Re Grammatically looking wrong, no, it is not. There are no rules in any natural language I know of that impose a rule as to whether a comma must be at the end of a line or at the beginning. If we are talking grammar, then only the rules as to where a comma must be placed inline to make syntactical or sementical sense are defined. It's only some older computer languages that imposed rules that forced one to put certain statements at certain offsets from the begiinning of a new line. Darn, I hated those.




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Post #712406
Posted Thursday, May 7, 2009 4:22 PM
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Hi,

I once worked with a database where the table design (primary key in particular) had been made with alias's in mind. I really liked it and found it very useful to work with, and made deciding which alias to write very easy.

eg

SELECT
..
FROM
PATIENTS PATNT INNER JOIN
REFERRALS REFRL ON
PATNT.PATNT_REFNO = REFRL.REFRL_REFNO INNER JOIN
WARD_STAY SSTAY ON
PATNT.PATNT_REFNO = SSTAY.SSTAY_REFNO

Hope you get the drift.....

Post #712500
Posted Thursday, May 7, 2009 4:35 PM


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David Burrows (5/7/2009)
And, heh... don't get me started on the practice of using leading commas in code.

Oh! Come on Jeff don't be coy now

For the record, when I code SQL I,

Use trailing commas
Aliases when more than one table/subqeury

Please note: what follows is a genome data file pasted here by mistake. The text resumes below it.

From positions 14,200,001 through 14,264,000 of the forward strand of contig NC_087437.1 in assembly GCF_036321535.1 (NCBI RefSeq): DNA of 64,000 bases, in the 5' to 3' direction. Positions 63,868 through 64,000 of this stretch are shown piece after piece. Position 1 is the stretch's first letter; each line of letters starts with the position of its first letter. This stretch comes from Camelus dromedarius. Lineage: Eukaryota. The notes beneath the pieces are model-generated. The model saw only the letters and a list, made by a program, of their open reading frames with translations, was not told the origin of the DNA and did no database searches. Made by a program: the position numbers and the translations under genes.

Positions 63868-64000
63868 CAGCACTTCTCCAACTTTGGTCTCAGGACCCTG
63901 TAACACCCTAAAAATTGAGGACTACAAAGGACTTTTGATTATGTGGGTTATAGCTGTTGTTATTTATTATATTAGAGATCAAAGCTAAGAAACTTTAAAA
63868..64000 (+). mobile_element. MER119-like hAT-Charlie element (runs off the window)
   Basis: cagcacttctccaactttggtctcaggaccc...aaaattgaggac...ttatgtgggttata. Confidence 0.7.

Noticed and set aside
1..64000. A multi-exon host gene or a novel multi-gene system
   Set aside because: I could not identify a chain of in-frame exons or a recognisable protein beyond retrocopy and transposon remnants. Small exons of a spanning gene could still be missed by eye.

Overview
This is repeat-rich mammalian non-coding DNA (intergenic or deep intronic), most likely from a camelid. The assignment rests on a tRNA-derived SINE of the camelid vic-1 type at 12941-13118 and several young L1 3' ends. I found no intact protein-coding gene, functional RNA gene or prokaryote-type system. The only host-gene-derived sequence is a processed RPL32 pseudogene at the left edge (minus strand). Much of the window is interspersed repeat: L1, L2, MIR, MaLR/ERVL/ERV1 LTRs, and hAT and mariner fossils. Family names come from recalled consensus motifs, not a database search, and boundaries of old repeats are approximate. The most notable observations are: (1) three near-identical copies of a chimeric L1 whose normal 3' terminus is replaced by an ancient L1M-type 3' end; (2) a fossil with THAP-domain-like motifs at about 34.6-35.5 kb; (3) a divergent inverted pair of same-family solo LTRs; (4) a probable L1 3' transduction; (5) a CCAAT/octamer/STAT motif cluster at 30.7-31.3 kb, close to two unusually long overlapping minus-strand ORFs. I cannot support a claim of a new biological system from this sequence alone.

Aliases always in subqueries
Try to make alias meaningful (ie o for Order, ol or OrderLine etc)
Uppercase SQL keywords
Indent JOIN beneath FROM
Indent ON/AND beneath JOIN (each comparison on separate line)
Indent subqueries and subquery SQL

I agree with you on most of this...

However, I don't like all UPPERCASE or lowercase SQL keywords. I prefer mixed case, especially for keywords that are, in fact, multiple words: CharIndex, RaisError (I hate how that is mis-spelled), DatePart, etc. A nested set of functions quickly becomes unreadable when in all uppercase, and is almost as bad in all lowercase.

I use uppercase to draw attention, ie. select DISTINCT, FOR XML, LEFT OUTER JOIN, etc.
I also like to spell things out when given a chance, ie. DateAdd(day, 1, GetDate()) vs. DateAdd(dd, 1, GetDate()).

To add to your list:
Indent or/and beneath where.
I try to line up key phrases of select statements and variables in declare statements:
declare
@Variable1 tinyint,
@Variable2 varchar(50)

select
@Variable1 = 250,
@Variable2 = 'Hello World, what have we here?'

select
ColumnA,
ColumnB
from MyTable
where ColumnA = @Variable1
and ColumnB = @Variable2

To each their own... as long as it's consistent.


Wayne
Microsoft Certified Master: SQL Server 2008